Super funds should be wary
Published in Geelong Advertiser, March 2010 by Dale Gillham
Australian banks are still struggling with the cost and availability of funds from overseas following the global financial crisis.
The challenge they face is the need to fund billions of dollars in infrastructure projects over the next decade, therefore they have been looking for other avenues of funding and it seems they have our superannuation money firmly in their sights.
Currently super funds can already allocate a small percentage of our retirement nest egg into infrastructure assets.
But it seems the industry is looking to increase fund member exposure to this area by structuring loans to fund particular projects.
This allows the banks to reduce their risk and pass it on to our super funds, whilst the super funds gain a return from the interest they charge.
The problem I see is that Australians are already not happy with the returns from super funds and to allocate more of their retirement savings into an area that has no capital growth will only serve to compound the issue.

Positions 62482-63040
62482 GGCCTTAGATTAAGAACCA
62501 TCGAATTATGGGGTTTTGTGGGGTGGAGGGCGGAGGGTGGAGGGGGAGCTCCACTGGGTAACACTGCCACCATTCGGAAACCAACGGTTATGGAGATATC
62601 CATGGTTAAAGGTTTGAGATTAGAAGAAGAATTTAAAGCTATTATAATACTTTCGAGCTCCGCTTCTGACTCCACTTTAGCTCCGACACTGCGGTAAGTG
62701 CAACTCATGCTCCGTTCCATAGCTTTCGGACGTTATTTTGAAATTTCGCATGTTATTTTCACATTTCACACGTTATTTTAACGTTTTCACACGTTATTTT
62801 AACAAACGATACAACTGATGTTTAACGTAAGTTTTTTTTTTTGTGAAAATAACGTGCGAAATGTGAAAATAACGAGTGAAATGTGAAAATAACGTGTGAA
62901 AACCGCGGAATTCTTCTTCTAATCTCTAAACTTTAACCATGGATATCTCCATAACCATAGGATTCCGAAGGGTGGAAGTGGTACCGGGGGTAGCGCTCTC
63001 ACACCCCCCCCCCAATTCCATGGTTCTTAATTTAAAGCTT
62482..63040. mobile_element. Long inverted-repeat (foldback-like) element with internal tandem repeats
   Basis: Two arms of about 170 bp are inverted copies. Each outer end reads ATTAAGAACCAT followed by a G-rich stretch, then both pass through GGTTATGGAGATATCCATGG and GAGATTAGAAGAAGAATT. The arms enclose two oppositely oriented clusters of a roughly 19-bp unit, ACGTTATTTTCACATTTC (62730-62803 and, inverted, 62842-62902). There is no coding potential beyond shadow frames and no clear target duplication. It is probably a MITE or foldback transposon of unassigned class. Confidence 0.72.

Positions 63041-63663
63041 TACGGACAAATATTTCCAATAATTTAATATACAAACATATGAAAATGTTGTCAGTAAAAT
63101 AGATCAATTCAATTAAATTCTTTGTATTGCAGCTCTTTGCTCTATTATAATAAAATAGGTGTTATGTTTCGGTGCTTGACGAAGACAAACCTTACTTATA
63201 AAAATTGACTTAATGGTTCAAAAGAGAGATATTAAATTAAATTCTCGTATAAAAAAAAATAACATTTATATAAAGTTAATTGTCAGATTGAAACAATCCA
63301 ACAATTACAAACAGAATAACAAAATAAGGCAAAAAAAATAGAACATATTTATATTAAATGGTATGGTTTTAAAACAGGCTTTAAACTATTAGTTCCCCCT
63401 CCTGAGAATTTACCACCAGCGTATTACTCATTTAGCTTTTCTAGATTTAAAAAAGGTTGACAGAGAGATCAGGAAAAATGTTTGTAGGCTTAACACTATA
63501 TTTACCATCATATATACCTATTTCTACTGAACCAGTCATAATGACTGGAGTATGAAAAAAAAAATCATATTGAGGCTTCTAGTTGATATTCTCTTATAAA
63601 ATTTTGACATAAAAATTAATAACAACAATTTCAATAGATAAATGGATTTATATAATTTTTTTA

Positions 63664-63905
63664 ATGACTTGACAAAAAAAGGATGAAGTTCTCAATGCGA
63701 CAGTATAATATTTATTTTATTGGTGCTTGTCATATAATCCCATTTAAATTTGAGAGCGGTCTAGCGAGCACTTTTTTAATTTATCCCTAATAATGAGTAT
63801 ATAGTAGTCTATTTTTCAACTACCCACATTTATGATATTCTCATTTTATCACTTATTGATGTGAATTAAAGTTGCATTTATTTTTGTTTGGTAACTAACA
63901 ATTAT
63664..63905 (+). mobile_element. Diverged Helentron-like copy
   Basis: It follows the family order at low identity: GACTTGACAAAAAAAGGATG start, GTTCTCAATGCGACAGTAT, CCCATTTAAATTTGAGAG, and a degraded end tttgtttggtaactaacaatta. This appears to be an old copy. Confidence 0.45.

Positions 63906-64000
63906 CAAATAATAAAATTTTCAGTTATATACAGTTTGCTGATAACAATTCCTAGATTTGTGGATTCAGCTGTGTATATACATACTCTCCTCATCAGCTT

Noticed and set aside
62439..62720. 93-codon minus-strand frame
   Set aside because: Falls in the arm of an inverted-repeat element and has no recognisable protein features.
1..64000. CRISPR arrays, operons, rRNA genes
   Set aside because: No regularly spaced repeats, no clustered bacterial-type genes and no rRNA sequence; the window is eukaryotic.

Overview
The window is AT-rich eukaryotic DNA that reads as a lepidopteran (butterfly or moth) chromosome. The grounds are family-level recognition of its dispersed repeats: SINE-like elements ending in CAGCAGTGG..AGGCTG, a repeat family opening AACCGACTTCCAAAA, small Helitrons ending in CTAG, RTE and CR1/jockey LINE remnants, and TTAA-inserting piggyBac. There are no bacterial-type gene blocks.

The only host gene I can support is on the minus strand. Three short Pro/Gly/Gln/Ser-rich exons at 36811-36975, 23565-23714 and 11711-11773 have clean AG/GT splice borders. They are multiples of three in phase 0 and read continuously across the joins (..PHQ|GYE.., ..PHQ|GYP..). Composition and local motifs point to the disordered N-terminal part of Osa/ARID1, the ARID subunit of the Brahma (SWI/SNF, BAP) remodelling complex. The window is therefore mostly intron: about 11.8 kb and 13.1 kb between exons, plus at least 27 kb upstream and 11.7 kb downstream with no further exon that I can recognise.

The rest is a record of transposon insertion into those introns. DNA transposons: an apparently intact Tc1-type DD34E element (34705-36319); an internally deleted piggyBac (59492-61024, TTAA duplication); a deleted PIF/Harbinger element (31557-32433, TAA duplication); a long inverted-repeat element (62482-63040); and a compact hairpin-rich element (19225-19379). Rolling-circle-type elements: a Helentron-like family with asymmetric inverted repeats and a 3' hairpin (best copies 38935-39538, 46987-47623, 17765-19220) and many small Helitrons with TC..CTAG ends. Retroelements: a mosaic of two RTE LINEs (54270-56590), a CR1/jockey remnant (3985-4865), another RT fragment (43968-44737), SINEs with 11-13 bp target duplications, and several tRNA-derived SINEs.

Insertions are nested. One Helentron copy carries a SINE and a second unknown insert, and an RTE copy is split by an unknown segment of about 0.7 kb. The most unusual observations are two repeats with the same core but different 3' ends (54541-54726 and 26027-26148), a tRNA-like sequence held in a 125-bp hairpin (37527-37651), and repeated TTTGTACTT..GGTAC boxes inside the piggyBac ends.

I believe the super funds would be better off buying the banks to get a better return on your money, as they will not only get a good income stream from dividends, but also capital gains and all with less risk.
So what can we expect in the market?
A week can sometimes be a long time in the share market, but there are times when it may not seem long enough. Last week the market was bearish, falling away and wiping off nearly 50 per cent of the gain made since February 9, whilst this week the opposite has occurred with the market now trading above the high of last week.
One thing I have learnt in all my years is not to get caught up with the short term moves on the share market as it can lead to costly mistakes.
Given the recent strength of our market I am reasonably confident we have seen the yearly low, which means the market will now move up into June or July to between 5000 and 5200 points, and possibly beyond.
One thing I would suggest is the market is not likely to rise as fast as it did last year between March and June, therefore don't expect stocks or your portfolio to repeat the performance seen in 2009.
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